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Mata Hari: Sketch of a Courtesan

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Baross, Jan (American playwright, video writer/producer, 1943- ), "Mata Hari: Sketch of a Courtesan,"

a bare-stage drama in English, set before a firing squad (the audience), Vincennes, near Paris, France, October 15, 1917,

1m1f (+ offstage voice);

    © 1990 by Jan Baross, script/rights available available through BMI@teleport.com. Cited by Toni Rakestraw, Grimpenmire Press, to present author via e-mail Dabblmom@aol.com, January 16, 1996; Rakestraw says,

  §  Dramatis Persona Mata Hari (f), courtesan.

  §  Synopsis "Mata Hari is standing before the firing squad on the day of her execution in 1917. The lights go out as the Sergeant's voice gives the command to fire. The lights come back up, and Mata Hari begins her story. She married a man through an advertisement in the local paper. Together, they traveled to the Dutch East Indies. Still, she was not happy. She longed to escape. She met the woman who was to change her life. Leita was a Sacred Goddess to her people. She taught Mata Hari her dance and gave her the name that has gone down in history. Her story continues as she becomes the dancer who introduced the striptease to Europe. Her first major conquest was Baron Francois de Breton, who helped her make her name in Paris society. Together, they invented the legend of Mata Hari. Eventually, the Germans tried to get her to spy on the French. She said yes, though she had no intention of doing so. In order to remove suspicion from herself, she offered to spy for the French. The Germans fooled them, however, and Mata Hari was arrested."

  §  Comment "The daughter of a prosperous hatter, she attended a teachers' college in Leiden. In 1895 she married an officer of Scottish origin, Captain Campbell MacLeod, in the Dutch colonial army, and from 1897 to 1902 they lived in Java and Sumatra. The couple returned to Europe but later separated, and she began to dance professionally in Paris in 1905 under the name of Lady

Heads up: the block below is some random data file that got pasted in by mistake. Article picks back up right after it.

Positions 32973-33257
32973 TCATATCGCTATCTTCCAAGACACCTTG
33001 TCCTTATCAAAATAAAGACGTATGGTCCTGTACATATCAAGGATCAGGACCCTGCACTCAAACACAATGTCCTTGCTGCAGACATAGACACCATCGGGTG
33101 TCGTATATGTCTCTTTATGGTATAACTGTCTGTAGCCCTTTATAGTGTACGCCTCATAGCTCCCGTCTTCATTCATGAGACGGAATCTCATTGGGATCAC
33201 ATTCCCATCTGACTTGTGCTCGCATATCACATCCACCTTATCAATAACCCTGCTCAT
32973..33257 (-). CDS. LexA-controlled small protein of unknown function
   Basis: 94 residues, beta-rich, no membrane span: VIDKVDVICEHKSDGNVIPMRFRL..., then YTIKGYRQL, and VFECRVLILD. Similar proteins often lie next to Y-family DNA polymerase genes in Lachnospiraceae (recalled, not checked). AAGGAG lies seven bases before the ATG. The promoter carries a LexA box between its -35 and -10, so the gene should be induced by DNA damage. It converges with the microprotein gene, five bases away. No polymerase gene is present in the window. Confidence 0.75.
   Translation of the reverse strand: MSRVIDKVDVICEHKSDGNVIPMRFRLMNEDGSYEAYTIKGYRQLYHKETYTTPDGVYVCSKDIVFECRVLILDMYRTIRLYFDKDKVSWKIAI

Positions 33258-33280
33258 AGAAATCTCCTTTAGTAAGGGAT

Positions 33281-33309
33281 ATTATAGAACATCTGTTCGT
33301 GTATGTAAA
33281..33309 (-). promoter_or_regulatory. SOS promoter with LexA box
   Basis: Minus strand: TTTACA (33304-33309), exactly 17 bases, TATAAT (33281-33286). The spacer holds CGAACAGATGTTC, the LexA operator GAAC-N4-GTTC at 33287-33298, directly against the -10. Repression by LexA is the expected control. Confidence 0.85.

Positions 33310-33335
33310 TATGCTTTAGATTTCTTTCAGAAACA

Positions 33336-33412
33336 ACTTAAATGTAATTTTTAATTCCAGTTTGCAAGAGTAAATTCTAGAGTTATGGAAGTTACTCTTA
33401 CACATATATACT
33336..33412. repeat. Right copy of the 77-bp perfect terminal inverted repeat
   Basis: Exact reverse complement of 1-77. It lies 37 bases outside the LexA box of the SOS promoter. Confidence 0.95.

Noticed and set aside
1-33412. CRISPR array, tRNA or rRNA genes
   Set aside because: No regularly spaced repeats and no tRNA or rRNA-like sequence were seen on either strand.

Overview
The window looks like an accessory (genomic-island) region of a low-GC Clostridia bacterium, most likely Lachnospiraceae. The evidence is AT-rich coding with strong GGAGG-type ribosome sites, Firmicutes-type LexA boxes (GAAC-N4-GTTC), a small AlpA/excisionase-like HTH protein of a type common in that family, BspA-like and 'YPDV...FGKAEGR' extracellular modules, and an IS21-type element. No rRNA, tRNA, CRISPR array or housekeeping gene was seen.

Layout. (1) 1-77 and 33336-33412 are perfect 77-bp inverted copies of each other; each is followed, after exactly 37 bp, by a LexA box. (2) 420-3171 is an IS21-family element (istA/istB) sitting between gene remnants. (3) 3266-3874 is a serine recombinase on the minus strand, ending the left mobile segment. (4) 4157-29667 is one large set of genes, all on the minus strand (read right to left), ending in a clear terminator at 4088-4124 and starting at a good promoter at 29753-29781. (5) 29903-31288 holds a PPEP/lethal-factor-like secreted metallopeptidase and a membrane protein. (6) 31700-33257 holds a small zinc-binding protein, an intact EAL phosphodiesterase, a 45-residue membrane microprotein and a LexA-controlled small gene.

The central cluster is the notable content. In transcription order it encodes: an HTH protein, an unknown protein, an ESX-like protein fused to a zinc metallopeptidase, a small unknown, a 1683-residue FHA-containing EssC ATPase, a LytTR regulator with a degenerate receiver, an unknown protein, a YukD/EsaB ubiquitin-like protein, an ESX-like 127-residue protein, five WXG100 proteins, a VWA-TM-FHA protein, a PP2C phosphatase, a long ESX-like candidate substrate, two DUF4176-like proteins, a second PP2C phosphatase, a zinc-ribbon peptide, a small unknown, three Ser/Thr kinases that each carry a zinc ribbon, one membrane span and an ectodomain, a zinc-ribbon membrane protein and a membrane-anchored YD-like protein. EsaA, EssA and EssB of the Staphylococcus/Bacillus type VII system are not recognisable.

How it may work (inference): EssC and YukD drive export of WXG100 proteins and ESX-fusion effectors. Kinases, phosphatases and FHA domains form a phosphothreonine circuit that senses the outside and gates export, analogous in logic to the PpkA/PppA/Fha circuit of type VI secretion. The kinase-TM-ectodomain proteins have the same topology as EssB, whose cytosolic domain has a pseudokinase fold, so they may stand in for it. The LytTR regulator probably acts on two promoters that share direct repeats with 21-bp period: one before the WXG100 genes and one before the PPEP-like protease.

MacLeod. She soon called herself Mata Hari, said to be a Malay expression for the sun (literally, 'eye of the day'). Tall, extremely attractive, superficially acquainted with East Indian dances, and willing to appear virtually nude in public, she was an instant success in Paris and other large cities. Throughout her life she had numerous lovers, many of them military officers.  The facts regarding her espionage activities remain obscure. According to one account, in the spring of 1916, while she was living in The Hague, a German consul is said to have offered to pay her for whatever information she could obtain on her next trip to France. After her arrest by the French, she acknowledged only that she had given some outdated information to a German intelligence officer. According to Mata Hari's story, she had agreed to act as a French spy in German-occupied Belgium. She did not bother to tell French intelligence of her prior arrangement with the Germans. She later said that she had intended to secure for the Allies the assistance of Ernest  Augustus, Duke of Brunswick-Lüneburg in Germany and heir to the dukedom of Cumberland in the British peerage. Apparently, British sources informed French intelligence of Mata Hari's negotiations with the German official in The Hague. French suspicion of her duplicity increased, and on Feb. 13, 1917, she was arrested in Paris. She was imprisoned, tried by a military court on July 24-25, 1917, sentenced to death, and shot by a firing squad."Britannica.com, http://www.britannica.com/seo/m/mata-hari/, accessed February 15, 2001.    There is also a full two-act play called
The Last Seuction of Mata Hari and a screenplay by the same name available at BMI@teleport.com.

  §  Themes bare stage, espionage, firing squad, Mata Hari (born Margaretha Geertruida Zelle in Leeuwarden, The Netherlands, Dutch dancer in France, executed by French as a spy, 1876-1917).

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Page updated April 3, 1996, February 15, 2001, by the site Webmaster.

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